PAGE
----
The report reveals barriers to speaking directly to ordinary Chinese citizens and an increasing reliance on sources living outside China, whose views may be more negative, make it harder for the foreign media to tell China’s story in the most comprehensive and nuanced way.
In China, resident foreign correspondents face barriers including expulsions, delays and denials in the granting of visas, intimidation of sources, digital and physical surveillance, and lawsuits alleging breaches of reporting protocols such as identifying oneself as a journalist, which carry the risk of being denied an exit visa until the case is resolved.
One local source said that if anything they had said was reported in the international media, they would be jailed. Two Australian journalists fled the country in fear of being detained after their own government warned they were being targeted by the security forces regarding suspected links with a female Chinese-Australian reporter who had been detained for allegedly leaking state secrets.
State-run media, “Wolf Warrior” diplomats abroad and government-affiliated groups on social media incite physical harassment of foreign journalists and their local staff, which can extend to death threats. The most vulnerable are young women of Chinese heritage, who are accused of being “race traitors”. After the state-owned Global Times newspaper attacked an article by a Chinese-American reporter, she was trolled with sexually explicit threats, including one post saying: “If you see this reporter, beat her to death.”
Fair Game is based on in-depth interviews conducted in December 2021 with 19 current or recent correspondents from nine countries, who work across print and broadcast and whose experience in China ranges from a couple of years to several decades. It also draws on Locked Down or Kicked Out: Covering China, the Foreign Correspondents Club of China 2021 Media Freedoms Report, which features the FCCC’s most recent annual survey of its roughly 190 members.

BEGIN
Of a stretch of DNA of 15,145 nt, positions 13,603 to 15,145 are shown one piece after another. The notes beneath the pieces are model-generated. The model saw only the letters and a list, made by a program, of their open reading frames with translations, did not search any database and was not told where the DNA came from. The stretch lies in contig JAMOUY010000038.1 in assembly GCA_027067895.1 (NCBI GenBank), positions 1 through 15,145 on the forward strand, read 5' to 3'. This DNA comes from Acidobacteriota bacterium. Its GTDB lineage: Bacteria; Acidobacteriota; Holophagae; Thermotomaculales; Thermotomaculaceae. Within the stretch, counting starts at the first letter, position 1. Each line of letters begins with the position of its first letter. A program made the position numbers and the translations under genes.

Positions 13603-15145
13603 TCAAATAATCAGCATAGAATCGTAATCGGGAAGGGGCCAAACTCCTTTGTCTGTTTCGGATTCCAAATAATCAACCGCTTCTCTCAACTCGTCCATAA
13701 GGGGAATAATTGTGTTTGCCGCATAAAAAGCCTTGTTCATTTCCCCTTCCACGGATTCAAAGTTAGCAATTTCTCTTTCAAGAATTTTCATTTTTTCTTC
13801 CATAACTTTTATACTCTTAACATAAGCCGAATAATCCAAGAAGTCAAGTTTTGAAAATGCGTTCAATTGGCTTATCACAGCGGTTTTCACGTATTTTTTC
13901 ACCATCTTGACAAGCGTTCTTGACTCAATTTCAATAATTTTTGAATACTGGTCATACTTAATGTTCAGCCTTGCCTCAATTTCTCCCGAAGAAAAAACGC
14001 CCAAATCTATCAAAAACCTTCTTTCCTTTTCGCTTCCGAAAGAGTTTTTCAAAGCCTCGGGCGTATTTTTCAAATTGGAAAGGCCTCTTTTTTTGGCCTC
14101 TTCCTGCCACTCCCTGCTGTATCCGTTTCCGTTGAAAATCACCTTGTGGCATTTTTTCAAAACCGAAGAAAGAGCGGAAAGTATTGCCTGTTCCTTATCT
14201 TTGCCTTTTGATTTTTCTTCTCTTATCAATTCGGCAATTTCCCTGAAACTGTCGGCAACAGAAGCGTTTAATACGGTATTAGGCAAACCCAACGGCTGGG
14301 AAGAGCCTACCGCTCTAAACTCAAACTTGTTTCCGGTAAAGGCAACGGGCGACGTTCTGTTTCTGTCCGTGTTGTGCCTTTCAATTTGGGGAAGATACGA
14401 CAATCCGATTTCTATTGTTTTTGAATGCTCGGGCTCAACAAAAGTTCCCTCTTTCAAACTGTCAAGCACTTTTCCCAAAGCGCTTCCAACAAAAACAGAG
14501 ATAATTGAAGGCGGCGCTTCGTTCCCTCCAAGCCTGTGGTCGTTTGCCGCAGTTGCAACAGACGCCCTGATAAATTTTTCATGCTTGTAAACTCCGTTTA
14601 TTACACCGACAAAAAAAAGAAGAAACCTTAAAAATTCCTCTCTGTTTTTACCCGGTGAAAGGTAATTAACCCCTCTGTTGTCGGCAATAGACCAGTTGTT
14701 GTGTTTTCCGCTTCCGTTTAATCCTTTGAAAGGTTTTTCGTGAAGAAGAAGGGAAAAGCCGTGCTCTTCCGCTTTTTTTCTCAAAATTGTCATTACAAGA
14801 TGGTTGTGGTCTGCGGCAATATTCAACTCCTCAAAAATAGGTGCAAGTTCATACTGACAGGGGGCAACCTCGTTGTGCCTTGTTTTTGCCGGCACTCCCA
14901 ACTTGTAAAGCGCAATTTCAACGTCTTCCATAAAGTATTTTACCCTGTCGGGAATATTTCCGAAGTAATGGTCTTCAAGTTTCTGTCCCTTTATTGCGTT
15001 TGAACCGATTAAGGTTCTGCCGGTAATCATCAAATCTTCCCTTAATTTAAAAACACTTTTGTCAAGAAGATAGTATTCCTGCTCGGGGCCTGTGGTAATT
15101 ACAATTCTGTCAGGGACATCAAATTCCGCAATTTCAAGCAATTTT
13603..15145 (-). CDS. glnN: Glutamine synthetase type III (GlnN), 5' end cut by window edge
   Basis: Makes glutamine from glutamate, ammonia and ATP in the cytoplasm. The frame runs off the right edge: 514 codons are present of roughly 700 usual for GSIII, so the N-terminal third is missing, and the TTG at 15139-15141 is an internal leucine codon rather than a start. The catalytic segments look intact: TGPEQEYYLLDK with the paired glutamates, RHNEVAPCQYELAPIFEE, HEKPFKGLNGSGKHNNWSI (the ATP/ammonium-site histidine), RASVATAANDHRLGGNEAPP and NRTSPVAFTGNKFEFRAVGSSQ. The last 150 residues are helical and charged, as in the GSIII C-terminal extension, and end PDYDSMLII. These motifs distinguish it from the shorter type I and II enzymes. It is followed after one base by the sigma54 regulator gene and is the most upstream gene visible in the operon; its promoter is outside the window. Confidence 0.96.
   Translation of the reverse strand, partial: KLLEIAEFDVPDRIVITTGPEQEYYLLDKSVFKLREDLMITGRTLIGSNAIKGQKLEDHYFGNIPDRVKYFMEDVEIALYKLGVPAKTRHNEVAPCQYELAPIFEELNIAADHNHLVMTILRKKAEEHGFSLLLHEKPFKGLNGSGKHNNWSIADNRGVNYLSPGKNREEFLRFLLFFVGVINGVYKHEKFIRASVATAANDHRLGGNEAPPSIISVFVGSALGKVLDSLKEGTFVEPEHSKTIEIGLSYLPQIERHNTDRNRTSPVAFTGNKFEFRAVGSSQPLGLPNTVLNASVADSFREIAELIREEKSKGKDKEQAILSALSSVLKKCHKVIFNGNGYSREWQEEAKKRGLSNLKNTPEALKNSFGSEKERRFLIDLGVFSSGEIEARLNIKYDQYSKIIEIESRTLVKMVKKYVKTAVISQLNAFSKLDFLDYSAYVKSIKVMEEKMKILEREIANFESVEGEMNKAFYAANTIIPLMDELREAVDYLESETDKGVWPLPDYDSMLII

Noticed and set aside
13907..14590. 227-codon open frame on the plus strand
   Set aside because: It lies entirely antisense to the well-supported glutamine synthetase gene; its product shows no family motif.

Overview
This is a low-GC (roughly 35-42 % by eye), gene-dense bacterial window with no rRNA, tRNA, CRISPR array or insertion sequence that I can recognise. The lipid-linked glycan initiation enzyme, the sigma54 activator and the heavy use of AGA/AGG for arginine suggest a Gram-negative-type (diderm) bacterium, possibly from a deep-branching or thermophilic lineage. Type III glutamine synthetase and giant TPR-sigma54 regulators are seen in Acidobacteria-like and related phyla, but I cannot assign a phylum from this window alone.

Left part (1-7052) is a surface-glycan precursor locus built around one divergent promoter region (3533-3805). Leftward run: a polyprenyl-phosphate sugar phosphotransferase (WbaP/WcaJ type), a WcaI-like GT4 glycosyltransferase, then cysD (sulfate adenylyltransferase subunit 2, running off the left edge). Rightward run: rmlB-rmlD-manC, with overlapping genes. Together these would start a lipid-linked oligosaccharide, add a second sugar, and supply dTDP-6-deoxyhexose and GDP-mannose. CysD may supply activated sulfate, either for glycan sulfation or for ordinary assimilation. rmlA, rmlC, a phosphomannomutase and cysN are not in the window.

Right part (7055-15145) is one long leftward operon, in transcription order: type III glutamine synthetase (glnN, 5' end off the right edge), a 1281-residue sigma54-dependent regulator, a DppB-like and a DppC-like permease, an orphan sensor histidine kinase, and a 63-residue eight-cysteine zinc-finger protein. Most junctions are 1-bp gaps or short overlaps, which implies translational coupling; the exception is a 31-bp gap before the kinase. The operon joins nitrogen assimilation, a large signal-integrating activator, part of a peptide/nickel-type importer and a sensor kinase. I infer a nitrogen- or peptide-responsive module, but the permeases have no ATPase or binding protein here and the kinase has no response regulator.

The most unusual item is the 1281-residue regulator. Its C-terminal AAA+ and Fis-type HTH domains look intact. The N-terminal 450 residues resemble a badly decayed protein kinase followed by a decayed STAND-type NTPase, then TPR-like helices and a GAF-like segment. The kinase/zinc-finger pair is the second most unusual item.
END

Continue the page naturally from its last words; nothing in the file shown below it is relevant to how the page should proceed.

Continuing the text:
Fair Game is the fourth report by the International Federation of Journalists on China’s efforts to extend its influence in the international media. These reports follow the IFJ’s China Press Freedom Program (2008-2019), which documented the evolving media space in China and its impact on journalism, media infrastructure and freedom of expression. A separate report by IFJ affiliate the Hong Kong Journalists Association in 2021, titled Freedom in Tatters, focuses on those changes.
In Beijing in 2022, reporters are confined within a “closed loop management system”, blocked from any contact with the “real China” from the time they land to the time they leave. Notwithstanding understandable concerns about the COVID pandemic, the restrictions highlight the precipitous decline in media freedom over more than a decade.
The IFJ makes a series of recommendations to China’s authorities, media, journalist unions and governments including:
- Authorities should respect the rights and role of correspondents and a free press in reporting important stories inside China to a global audience, including the right to different narratives and forms of reporting.
- A shrinking international press corps makes it harder to tell China’s story comprehensively, authoritatively and with nuance and understanding. A reform of the approach to foreign media is necessary, fair, and reasonable in light of the expanding media space now being taken up by Chinese media globally in virtually every continent as foreign governments allow Chinese journalists to do.
- Attacks on foreign journalists led by China’s state media or affiliates on social media should be condemned as a practice that imperils journalist physical safety and reflects negatively on China and its operations globally.
- Foreign embassies based inside China should continue to advocate and speak for greater access and an end to harassment of their nation’s correspondents.
- Journalist unions and other press freedom and journalism advocacy groups should develop resources for journalists reporting in China, to help them understand the dangers and challenges, including reporting on sensitive issues, minimizing their electronic footprint and best practices to protect sources, local researchers, and news assistants.
- Correspondents reporting inside China should be trained on safe story planning, authority tactics to block reporting and the processes to report back and check-in to their employers and loved ones.
- Foreign journalists of Chinese or Asian heritage present a new frontline for reporting but one that also comes with inherent risks. Any targeting of Chinese heritage journalists as “race traitors” or otherwise should be strongly condemned.
- The International Federation of Journalists (IFJ) and others should continue attempts to engage with the All-China Journalists Association (ACJA) to strengthen mutual understanding and to address concerns over visas, the safety of journalists and other matters.
The report follows the IFJ’s previous research released in May 2021: The Covid-19 Story: Unmasking China’s Global Strategywhich began exploring how China was establishing its media presence globally in virtually every continent globally.
The IFJ has maintained a dedicated program on China press freedom since the 2008 Beijing Olympics. Since 2019, it has expanded its strategy to explore China’s increasing global influence.